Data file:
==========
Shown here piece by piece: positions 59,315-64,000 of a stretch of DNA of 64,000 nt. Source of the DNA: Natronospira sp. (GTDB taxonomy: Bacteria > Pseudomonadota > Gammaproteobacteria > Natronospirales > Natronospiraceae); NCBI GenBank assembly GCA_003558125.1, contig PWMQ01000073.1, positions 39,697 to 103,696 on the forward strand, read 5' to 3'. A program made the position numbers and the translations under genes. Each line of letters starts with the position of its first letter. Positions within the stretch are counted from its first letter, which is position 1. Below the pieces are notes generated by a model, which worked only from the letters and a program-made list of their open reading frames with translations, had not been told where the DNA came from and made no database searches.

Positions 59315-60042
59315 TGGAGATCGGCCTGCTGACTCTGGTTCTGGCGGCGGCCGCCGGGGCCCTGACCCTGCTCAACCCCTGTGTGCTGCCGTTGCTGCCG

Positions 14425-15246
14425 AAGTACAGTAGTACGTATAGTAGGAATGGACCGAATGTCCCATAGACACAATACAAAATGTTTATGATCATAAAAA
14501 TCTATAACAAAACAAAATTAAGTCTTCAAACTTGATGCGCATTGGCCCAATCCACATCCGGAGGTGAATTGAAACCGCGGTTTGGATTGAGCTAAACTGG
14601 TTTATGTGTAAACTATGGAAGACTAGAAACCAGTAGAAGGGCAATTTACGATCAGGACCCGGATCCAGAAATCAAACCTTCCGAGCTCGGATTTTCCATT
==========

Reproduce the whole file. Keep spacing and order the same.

Shown here piece by piece: positions 59,315-64,000 of a stretch of DNA of 64,000 nt. Source of the DNA: Natronospira sp. (GTDB taxonomy: Bacteria > Pseudomonadota > Gammaproteobacteria > Natronospirales > Natronospiraceae); NCBI GenBank assembly GCA_003558125.1, contig PWMQ01000073.1, positions 39,697 to 103,696 on the forward strand, read 5' to 3'. A program made the position numbers and the translations under genes. Each line of letters starts with the position of its first letter. Positions within the stretch are counted from its first letter, which is position 1. Below the pieces are notes generated by a model, which worked only from the letters and a program-made list of their open reading frames with translations, had not been told where the DNA came from and made no database searches.

Positions 59315-60042
59315 TGGAGATCGGCCTGCTGACTCTGGTTCTGGCGGCGGCCGCCGGGGCCCTGACCCTGCTCAACCCCTGTGTGCTGCCGTTGCTGCCG

Positions 14425-15246
14425 AAGTACAGTAGTACGTATAGTAGGAATGGACCGAATGTCCCATAGACACAATACAAAATGTTTATGATCATAAAAA
14501 TCTATAACAAAACAAAATTAAGTCTTCAAACTTGATGCGCATTGGCCCAATCCACATCCGGAGGTGAATTGAAACCGCGGTTTGGATTGAGCTAAACTGG
14601 TTTATGTGTAAACTATGGAAGACTAGAAACCAGTAGAAGGGCAATTTACGATCAGGACCCGGATCCAGAAATCAAACCTTCCGAGCTCGGATTTTCCATT